PSOE, aka PSIB in the Balearics, certainly knows what the big issues in tourism are. When the national tenancy act was reformed last year, there was PSOE siding with the supporters of private apartments for holiday let. This was a case of politicking by a party which had done nothing to alter legislation in the Balearics whilst it had been in power.
Yet more politicking has been in evidence in Calvia. PSOE's call for all-inclusive regulation is an act of self-interested irrelevance, as there isn't a cat in hell's chance of there ever being anything which equates to a ban anywhere in the Balearics. Talk of a ban is a nonsense because of European law.
And now, there is more politicking. The third big issue that PSOE is raising is one which, were it to win the next election, it could do something about. The eco-tax has returned, and the hoteliers will already be sharpening their knives. PSOE's proposal to the Balearic parliament for the eco-tax to be reintroduced is destined to fail while the Partido Popular remains in government, but having brought it before parliament while in opposition, might it do so in government? A coalition that places the Més leftist grouping in alliance with PSOE (and others) could well bring the tax back.
The PP government has consistently said that it has no intention of reviving the eco-tax. It made its views perfectly clear to the APTUR holiday-lets association when it proposed the tax and the revenue benefits it would realise, were there to be permissive regulation of private holiday apartments.
Why is PSOE once more raising the spectre of the eco-tax? Its deputy, Antoni Diéguez, who is the one who has brought the matter up, says, among other things, that it would help to reactivate the economy by facilitating public investment. Really?
It should be recalled that the eco-tax was introduced by the first Antich PSOE-led administration. It was a botched job, poorly implemented and poorly explained. What revenue it raised contributed little. A good chunk of it went on acquiring the Son Real finca, an investment that was perhaps justifiable given the finca's heritage, but one that was never destined to mean anything in terms of economic return or benefit.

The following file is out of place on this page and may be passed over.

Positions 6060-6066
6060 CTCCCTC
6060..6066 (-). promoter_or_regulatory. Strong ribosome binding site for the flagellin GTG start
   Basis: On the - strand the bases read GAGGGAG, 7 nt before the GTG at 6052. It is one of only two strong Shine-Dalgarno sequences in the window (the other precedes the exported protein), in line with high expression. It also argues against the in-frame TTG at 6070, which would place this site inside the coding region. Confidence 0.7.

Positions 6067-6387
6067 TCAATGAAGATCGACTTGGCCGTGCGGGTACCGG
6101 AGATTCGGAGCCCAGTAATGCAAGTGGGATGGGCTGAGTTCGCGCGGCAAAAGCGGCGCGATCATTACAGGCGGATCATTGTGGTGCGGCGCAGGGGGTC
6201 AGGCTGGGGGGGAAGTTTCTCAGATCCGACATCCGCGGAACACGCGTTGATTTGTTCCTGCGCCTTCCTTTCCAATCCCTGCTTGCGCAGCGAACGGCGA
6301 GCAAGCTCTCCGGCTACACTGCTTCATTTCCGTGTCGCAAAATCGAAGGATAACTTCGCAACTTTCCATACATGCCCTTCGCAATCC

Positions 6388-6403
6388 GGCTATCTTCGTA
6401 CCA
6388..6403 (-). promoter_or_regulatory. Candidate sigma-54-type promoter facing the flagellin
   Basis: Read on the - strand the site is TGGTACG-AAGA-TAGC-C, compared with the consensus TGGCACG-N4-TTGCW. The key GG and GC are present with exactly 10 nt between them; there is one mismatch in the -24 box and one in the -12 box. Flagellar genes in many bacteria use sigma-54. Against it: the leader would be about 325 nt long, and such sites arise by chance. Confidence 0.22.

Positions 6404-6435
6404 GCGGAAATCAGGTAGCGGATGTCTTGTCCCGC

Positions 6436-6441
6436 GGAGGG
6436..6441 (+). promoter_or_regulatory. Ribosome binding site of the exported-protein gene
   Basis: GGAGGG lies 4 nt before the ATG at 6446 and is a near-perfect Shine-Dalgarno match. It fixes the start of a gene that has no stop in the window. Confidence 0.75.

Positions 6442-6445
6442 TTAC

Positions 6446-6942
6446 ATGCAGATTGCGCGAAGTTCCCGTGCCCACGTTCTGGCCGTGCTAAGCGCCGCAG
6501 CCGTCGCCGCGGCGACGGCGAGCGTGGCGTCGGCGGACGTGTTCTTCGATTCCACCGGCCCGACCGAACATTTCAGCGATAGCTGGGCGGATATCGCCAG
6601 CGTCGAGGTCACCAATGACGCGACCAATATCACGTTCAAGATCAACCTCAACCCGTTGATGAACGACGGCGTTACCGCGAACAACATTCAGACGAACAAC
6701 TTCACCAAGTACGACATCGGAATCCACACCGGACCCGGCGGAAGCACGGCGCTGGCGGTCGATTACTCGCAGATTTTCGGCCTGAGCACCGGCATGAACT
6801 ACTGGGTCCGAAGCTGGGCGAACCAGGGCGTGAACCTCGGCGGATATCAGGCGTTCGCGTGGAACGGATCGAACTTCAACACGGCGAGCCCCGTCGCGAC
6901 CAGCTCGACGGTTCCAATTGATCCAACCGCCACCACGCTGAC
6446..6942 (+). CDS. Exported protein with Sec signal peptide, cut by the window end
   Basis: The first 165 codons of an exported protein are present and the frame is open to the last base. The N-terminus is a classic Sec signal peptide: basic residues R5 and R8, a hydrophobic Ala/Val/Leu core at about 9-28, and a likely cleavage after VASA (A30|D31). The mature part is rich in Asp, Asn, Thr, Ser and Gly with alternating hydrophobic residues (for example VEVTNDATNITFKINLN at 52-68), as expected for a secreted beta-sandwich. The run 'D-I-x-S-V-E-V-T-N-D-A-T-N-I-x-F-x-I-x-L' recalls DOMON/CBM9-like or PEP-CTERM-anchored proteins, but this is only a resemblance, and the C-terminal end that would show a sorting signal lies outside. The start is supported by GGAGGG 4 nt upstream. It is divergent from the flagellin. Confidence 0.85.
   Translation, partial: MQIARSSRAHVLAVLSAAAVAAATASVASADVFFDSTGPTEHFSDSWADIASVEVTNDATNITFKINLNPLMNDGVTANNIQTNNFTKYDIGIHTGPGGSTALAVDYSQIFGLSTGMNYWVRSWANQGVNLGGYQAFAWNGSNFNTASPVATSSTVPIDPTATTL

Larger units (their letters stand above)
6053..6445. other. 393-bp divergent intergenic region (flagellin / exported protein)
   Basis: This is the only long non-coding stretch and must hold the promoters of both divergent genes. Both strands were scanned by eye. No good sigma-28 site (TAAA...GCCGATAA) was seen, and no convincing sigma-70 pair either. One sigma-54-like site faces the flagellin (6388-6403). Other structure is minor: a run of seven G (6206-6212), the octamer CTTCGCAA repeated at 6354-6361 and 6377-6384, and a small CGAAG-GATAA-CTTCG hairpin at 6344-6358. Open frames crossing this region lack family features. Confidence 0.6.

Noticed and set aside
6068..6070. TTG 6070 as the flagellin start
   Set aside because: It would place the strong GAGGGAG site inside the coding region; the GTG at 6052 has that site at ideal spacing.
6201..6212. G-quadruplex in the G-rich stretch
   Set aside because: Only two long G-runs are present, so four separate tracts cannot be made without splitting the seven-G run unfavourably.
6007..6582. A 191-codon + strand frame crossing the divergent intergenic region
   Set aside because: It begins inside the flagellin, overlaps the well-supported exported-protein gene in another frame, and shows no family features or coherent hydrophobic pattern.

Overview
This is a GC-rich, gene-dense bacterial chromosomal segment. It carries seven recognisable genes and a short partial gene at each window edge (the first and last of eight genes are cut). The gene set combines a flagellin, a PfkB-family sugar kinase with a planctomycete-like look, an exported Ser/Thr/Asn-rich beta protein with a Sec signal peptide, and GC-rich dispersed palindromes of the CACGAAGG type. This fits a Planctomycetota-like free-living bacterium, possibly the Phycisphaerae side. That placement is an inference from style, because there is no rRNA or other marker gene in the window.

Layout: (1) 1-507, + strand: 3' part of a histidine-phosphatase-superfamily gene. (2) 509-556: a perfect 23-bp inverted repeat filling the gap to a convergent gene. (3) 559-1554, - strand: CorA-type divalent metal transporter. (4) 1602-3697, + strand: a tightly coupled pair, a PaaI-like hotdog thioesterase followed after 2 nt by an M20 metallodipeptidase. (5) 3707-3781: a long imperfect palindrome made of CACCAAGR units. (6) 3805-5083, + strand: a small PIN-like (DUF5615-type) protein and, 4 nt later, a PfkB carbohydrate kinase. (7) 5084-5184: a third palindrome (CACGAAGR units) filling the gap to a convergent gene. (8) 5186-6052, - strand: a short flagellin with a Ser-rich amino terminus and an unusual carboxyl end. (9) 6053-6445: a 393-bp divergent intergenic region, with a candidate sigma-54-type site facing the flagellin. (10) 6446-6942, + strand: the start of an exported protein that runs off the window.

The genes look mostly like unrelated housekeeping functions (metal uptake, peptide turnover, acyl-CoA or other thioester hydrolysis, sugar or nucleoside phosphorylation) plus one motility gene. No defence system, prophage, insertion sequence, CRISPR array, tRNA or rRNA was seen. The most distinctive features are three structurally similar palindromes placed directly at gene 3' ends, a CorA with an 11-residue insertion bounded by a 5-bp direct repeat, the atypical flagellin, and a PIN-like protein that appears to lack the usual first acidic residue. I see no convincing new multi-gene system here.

PSOE will be able to point to the example of Catalonia in arguing that a tourist tax (which is what the eco-tax is) does not harm tourism and does raise revenue. It is true to say that since the tourist tax was implemented, Catalonia's tourism appears not to have been harmed. It also true to say that the Catalonian government has a very healthy tourism promotion budget, thanks to the tax. It is in excess of 30 million euros, more than ten times the size of the Balearics tourism promotion budget.
But the Catalans were clear from the outset that the tax would be earmarked for promotion. They are, in effect, getting tourists to pay for trying to attract more tourists. While Catalonian tourism has not been harmed by the tax, the moral basis for it is dubious.
An eco-tax, on the other hand, does have a moral basis. Tax revenues are of course raised through tourism activities, and these revenues contribute to provision of services and resources. But tourism does not pay directly for these services or resources. Moreover, the system of financing for the Balearics means that the islands make a net loss on tax revenues that are raised, and a pretty hefty loss at that: Madrid returns way less than it receives from the Balearics.
As a consequence, there is a fiscal gap in the Balearics, but seeing the issue purely in fiscal terms neglects the costs, in all manner of ways, that are associated with tourism. It, tourism, uses the same water, same electricity, same roads, same sewage, same health service, same police as everyone else. Yet it is transient and it doesn't pay directly. Indeed, what it pays is declining, the result of all-inclusives. A growing amount of tourism leeches off land, resources and utilities and gives precious little back.
Opponents of the eco-tax will point to the "crisis" that affected Balearics tourism between 2001 and 2003. There was a slump, but the eco-tax was by no means the only cause. Indeed, it has been argued that in itself it didn't have any discernible impact. The German economy at the time, 9/11, the euro, PSOE's attitudes when in government have all been cited as other factors. But the tax was badly implemented.
PSOE would know that the current government would reject its proposal, but it is a proposal which may have more of an eye on the future than on the present. If it does, then PSOE is heading for a battle royal with the unofficial government - the hoteliers.